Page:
Note: if we hadn't initialized our Git repository before we ran the heroku create command, we wouldn't have our Heroku remote repository properly set up at this point. We can set that up manually by running: heroku git:remote -a [our-app-name].

The buildpack uses a predefined Elixir and Erlang version, but to avoid surprises when deploying, it is best to explicitly list the Elixir and Erlang version we want in production to be the same we are using during development or in your continuous integration servers. This is done by creating a config file named elixir_buildpack.config in the root directory of your project with your target version of Elixir and Erlang:

# Elixir version

# Erlang version

# Invoke assets.deploy defined in your mix.exs to deploy assets with esbuild
# Note we nuke the esbuild executable from the image
hook_post_compile="eval mix assets.deploy && rm -f _build/esbuild*"

Finally, let's tell the build pack how to start our webserver. Create a file named Procfile at the root of your project:

web: mix phx.server

Optional: Node, npm, and the Phoenix Static buildpack

By default, Phoenix uses esbuild and manages all assets for you. However, if you are using node and npm, you will need to install the Phoenix Static buildpack to handle them:

$ heroku buildpacks:add
Buildpack added. Next release on mysterious-meadow-6277 will use:

When using this buildpack, you want to delegate all asset bundling to npm. So you must remove the hook_post_compile configuration from your elixir_buildpack.config and move it to the deploy script of your assets/package.json. Something like this:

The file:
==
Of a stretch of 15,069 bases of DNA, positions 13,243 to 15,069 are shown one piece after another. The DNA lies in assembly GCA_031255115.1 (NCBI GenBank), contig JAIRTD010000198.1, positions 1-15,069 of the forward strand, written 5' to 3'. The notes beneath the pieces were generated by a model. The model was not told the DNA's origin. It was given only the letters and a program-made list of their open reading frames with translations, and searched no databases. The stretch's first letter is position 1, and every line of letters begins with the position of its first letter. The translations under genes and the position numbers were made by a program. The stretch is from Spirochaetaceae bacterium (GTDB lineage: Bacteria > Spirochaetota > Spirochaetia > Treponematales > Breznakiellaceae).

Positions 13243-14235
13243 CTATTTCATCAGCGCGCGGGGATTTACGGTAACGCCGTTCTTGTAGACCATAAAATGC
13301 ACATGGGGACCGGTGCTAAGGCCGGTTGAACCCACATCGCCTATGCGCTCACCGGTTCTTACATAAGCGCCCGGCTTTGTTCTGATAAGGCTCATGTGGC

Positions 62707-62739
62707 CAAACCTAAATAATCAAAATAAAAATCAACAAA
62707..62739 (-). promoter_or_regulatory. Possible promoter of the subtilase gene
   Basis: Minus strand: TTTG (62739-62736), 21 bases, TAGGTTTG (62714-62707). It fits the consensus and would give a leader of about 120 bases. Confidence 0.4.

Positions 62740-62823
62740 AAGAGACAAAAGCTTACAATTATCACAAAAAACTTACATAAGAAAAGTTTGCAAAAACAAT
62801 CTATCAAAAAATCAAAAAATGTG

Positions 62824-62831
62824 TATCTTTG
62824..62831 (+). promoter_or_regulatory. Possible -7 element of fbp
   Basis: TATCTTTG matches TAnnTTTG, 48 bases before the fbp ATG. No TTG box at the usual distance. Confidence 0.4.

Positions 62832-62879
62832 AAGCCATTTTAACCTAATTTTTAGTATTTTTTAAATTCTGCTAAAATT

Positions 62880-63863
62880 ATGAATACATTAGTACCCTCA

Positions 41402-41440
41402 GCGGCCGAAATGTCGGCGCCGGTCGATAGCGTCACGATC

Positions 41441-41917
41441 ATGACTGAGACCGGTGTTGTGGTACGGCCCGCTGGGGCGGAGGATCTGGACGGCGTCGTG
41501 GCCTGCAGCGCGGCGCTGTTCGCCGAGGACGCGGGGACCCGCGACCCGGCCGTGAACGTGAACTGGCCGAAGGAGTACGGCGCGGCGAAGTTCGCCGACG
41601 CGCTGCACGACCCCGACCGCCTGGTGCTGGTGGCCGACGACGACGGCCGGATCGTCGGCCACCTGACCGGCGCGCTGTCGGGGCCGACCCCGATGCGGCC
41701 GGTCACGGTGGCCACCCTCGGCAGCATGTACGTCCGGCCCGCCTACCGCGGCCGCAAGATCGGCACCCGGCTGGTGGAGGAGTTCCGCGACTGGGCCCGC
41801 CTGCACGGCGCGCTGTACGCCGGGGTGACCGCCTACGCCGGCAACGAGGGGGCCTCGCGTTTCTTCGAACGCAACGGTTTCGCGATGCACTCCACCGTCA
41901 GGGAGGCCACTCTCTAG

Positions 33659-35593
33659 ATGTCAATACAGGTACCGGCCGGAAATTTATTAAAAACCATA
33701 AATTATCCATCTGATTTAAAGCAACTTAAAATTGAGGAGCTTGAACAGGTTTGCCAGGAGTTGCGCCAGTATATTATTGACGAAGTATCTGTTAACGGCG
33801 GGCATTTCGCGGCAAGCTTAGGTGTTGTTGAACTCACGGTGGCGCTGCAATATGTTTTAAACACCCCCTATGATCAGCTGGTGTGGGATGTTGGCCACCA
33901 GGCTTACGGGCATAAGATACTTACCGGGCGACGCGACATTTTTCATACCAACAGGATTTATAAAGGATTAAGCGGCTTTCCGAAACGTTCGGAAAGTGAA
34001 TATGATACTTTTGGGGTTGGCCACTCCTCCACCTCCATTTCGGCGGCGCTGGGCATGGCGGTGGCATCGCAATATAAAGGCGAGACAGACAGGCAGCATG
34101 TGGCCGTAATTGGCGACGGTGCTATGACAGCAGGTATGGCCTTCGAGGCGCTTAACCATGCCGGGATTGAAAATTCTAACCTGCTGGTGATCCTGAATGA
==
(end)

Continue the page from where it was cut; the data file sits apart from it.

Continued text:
"scripts": {
    "deploy": "cd .. && mix assets.deploy && rm -f _build/esbuild*"

The Phoenix Static buildpack uses a predefined Node.js version, but to avoid surprises when deploying, it is best to explicitly list the Node.js version we want in production to be the same we are using during development or in your continuous integration servers. This is done by creating a config file named phoenix_static_buildpack.config in the root directory of your project with your target version of Node.js:

# Node.js version

Please refer to the configuration section for full details. You can make your own custom build script, but for now we will use the default one provided.

Finally, note that since we are using multiple buildpacks, you might run into an issue where the sequence is out of order (the Elixir buildpack needs to run before the Phoenix Static buildpack). Heroku's docs explain this better, but you will need to make sure the Phoenix Static buildpack comes last.

Making our Project ready for Heroku

Every new Phoenix project ships with a config file config/runtime.exs (formerly config/prod.secret.exs) which loads configuration and secrets from environment variables. This aligns well with Heroku best practices (12-factor apps), so the only work left for us to do is to configure URLs and SSL.

First let's tell Phoenix to only use the SSL version of the website. Find the endpoint config in your config/prod.exs:

config :scaffold, ScaffoldWeb.Endpoint,
  url: [port: 443, scheme: "https"],

... and add force_ssl

config :scaffold, ScaffoldWeb.Endpoint,
  url: [port: 443, scheme: "https"],
  force_ssl: [rewrite_on: [:x_forwarded_proto]],

force_ssl need to be set here because it is a compile time config. It will not work when set from runtime.exs.

Then in your config/runtime.exs (formerly config/prod.secret.exs):

... add host

config :scaffold, ScaffoldWeb.Endpoint,
  url: [host: host, port: 443, scheme: "https"]

and uncomment the # ssl: true, line in your repository configuration. It will look like this:

config :hello, Hello.Repo,
  ssl: true,
  url: database_url,
  pool_size: String.to_integer(System.get_env("POOL_SIZE") || "10")

Finally, if you plan on using websockets, then we will need to decrease the timeout for the websocket transport in lib/hello_web/endpoint.ex. If you do not plan on using websockets, then leaving it set to false is fine. You can find further explanation of the options available at the documentation.

defmodule HelloWeb.Endpoint do
  use Phoenix.Endpoint, otp_app: :hello